Is a calendar in every good cook’s head?
Even with our ability to air freight precious ingredients around the world, our appetites are still aroused by seasonality – apples in the autumn, ramps in the spring, early June strawberries and the like. Cookbooks can give us specific recipes, but they can also inspire by their form and organization. Fresh from the Market: Seasonal Cooking with Laurent Tourondel and Charlotte March (Wiley 2010) captures that inspiration in a book organized around the seasons. (Charlotte is Bobby Flay’s wife Stephanie March’s sister, among other things)
The chapter on Fall starts with an essay about the return of apples, cabbages, mushrooms and nuts, and cooking techniques of the season:
Longer cooking techniques like slow roasting and braising for meat and poultry, become a focus, but don’t put away the grill yet. (p. 151)
For each season there is a calendar of ingredients for each month. October fruits are Blueberry, Bosc Pear, Concord Grape, Honey Crisp Apple, and McIntosh that change to December’s Blood Orange, Bosc Pear, Cranberry, Sate, Honey Crisp Apple Kumquat, Mandarin, McIntosh Apple, Meyer Lemon, Persimmon, Pomegranate, and Quince. Many foodies won’t need these lists, but others new to cooking will appreciate them. Can you glean that information from your local supermarket? Maybe, but the point is, strawberries aren’t on the list, so pass them by.
The recipes for fall stick to the ingredients laid out on the calendar. The recipes are a combination of French and American inspired home and restaurant fare. Some are complex and time consuming, but others demand only fine ingredients. Pigs in a Blanket “Ritz-Carlton” (p. 159) a rift on a hot dog – in this case wieners from Schaller and Weber – in puff pastry served with sauerkraut and mustard – perfect for the World Series. There is earthy Homemade Gnocchi, Lamb Sausage, & Swiss Chard with Fennel Beurre Blanc (p. 165) and a more sophisticated Langoustine with Marinate Matsutake Mushrooms & Sunchokes (p. 167). There is plenty here for a lovely Thanksgiving feast starting with Butternut Squash Soup with Foie Gras & Wild Mushroom Crostini (p. 172), Roasted Root Vegetable Salad with Marcona Almonds (p. 175) and Roasted Turkey with Chestnut-Sausage Stuffing, Cranberry-Grenadine Relish, & Rosemary Gravy. Laurent provides his own (different) suggestions for menus for Thanksgiving or a Wine Harvest (pp. 224-5).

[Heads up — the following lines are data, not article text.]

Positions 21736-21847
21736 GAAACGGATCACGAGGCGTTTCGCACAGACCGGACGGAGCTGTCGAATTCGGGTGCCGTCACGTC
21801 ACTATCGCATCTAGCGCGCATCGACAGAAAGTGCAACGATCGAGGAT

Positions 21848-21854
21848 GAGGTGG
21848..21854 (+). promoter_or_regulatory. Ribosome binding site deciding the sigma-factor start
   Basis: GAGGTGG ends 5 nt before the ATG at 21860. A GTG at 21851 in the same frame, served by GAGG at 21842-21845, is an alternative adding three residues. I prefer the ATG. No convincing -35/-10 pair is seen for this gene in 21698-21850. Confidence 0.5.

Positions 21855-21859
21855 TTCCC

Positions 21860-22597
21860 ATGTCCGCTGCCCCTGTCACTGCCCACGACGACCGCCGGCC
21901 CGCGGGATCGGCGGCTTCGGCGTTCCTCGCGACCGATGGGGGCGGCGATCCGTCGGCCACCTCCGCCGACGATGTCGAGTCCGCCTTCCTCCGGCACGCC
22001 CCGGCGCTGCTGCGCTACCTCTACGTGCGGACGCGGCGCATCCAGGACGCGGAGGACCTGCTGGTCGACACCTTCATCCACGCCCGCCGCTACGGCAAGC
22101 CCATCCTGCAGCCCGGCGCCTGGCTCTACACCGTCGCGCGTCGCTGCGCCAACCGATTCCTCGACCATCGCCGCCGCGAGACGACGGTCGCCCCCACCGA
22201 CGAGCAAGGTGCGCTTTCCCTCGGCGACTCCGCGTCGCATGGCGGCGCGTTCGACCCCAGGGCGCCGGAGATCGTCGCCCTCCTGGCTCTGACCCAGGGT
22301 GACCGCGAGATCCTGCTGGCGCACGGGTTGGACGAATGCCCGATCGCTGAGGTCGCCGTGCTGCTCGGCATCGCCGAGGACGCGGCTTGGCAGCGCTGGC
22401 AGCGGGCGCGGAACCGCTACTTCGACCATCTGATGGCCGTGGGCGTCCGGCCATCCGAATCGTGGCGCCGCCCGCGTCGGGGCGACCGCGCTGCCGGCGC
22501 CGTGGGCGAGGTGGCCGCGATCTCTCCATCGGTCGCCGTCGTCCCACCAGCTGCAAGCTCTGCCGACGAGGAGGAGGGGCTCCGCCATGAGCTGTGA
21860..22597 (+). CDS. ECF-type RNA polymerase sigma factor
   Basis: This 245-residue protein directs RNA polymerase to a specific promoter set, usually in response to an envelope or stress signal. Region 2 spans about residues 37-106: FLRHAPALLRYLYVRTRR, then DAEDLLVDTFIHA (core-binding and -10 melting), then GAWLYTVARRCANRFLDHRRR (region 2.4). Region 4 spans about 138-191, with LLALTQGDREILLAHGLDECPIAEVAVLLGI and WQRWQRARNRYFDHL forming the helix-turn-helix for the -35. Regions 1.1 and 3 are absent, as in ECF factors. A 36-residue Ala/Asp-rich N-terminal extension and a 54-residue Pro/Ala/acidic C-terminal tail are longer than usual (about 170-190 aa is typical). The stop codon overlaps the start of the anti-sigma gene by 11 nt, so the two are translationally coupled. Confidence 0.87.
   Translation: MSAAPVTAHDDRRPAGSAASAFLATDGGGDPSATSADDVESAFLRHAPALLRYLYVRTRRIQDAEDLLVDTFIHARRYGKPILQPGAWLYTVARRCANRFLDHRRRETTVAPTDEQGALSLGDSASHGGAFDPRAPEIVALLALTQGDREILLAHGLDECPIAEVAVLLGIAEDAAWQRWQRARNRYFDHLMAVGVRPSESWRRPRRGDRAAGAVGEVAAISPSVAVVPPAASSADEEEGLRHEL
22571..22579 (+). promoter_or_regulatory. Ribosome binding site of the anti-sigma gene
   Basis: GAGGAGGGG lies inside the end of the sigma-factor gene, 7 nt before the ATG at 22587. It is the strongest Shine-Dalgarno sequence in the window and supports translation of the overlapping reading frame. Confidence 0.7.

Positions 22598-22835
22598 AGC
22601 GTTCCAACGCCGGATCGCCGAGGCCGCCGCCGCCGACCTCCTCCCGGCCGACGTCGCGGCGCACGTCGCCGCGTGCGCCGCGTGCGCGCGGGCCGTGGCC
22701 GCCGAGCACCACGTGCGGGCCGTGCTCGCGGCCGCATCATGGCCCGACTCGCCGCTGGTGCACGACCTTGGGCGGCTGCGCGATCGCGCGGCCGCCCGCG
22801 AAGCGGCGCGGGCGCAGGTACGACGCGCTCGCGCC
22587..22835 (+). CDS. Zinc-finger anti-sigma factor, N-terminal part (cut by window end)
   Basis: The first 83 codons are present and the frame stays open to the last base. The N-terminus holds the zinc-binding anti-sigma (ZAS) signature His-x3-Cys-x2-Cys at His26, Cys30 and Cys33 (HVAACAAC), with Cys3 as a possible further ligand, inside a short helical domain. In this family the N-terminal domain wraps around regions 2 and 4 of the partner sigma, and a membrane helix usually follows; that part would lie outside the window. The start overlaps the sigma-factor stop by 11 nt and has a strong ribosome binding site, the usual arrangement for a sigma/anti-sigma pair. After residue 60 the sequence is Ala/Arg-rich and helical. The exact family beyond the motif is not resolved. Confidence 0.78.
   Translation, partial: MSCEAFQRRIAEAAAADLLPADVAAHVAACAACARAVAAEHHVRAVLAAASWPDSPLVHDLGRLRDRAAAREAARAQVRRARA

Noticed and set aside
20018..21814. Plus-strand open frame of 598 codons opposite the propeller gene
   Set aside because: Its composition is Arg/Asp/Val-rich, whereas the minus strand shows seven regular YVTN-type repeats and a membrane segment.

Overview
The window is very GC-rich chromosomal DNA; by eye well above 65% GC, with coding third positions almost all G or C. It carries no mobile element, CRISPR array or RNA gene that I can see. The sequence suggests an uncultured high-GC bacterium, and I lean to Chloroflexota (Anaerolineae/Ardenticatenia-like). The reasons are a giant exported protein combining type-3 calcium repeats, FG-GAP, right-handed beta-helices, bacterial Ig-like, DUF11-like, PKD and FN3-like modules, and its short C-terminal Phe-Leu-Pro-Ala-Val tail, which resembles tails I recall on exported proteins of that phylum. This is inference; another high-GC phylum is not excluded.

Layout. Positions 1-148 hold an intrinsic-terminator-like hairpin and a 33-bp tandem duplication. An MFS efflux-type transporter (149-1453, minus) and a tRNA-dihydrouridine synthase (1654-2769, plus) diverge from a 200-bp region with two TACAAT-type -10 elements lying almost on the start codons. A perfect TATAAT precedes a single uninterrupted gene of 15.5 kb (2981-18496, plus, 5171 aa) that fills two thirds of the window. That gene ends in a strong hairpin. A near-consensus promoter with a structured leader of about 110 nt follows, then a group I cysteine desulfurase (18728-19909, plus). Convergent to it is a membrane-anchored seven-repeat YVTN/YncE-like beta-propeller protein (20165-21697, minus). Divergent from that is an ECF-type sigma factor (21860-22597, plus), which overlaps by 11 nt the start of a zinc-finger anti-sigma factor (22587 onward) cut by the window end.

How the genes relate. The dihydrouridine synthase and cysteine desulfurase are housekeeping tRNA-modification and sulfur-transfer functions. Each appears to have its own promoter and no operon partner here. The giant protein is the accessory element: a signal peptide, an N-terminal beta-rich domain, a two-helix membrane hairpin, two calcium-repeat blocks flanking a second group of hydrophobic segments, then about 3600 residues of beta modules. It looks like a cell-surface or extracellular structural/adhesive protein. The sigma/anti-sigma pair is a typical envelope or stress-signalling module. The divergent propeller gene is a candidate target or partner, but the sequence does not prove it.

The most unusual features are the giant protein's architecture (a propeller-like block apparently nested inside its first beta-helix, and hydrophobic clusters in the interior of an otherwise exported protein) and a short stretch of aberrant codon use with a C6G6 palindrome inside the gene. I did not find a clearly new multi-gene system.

Fresh from the Market is punctuated with excellent photographs by Quentin Bacon of pumpkins, farmyards, and the finishes dishes. Perhaps the funnest photograph is of the chef sewing up the stuffed cavity of a suckling pig for Aromatic Stuffed Suckling Pig (pp. 198-9). One can almost imagine a smile – on the pig and the chef – after getting filled with such fine stuff.
Fresh from the Market would make a pretty gift for a country visit, or inspiration for a seriously good dinner party.
RECIPE: Pigs in a Blanket “Ritz Carlton”
This is my French twist on one of the most delicious American treats
I have ever had. I ﬁnd it absolutely impossible to eat just one.
Make sure to use a very high-quality puff pastry or try to purchase some
from your local baker, as it will make all the difference.
2 sheets store-bought frozen puff pastry, preferably Dufour brand, thawed
1/4 cup all-purpose flour
2 large eggs
2 tablespoons whole milk
6 Schaller and Weber wieners (beef and pork)
2 cups grated Roth Käse Grand Cru Gruyère cheese
1/2 cup sauerkraut, drained
1/4 cup Raye’s yellow mustard
Unfold the puff pastry on a lightly ﬂoured, cool surface. Using a lightly ﬂoured rolling pin, roll out the pastry to a 1/4-inch thickness and cut it into 6 rectangles that are about 7 x 3 inches.
Preheat the oven to 375˚F. Line a baking sheet with parchment paper. Place the ﬂour in a shallow bowl and whisk together the eggs and milk in another shallow bowl. Roll 1 wiener in the ﬂour and then dip it into the egg mixture and place it on a piece of puff pastry. Repeat with the remaining wieners.
Top each wiener with 1/4 cup of the cheese and then wrap the puff pastry tightly around the wiener, pinching the ends to seal completely.
Place the pigs in blankets, seam side down, on the prepared baking sheet; brush them with the remaining egg mixture and evenly scatter the remaining 1/2 cup of cheese on top, pressing to adhere.
Bake until the pastry is golden brown and completely cooked through, about 25 minutes.
Slice each pig in a blanket into 6 pieces and serve with the sauerkraut and a dollop of mustard on top.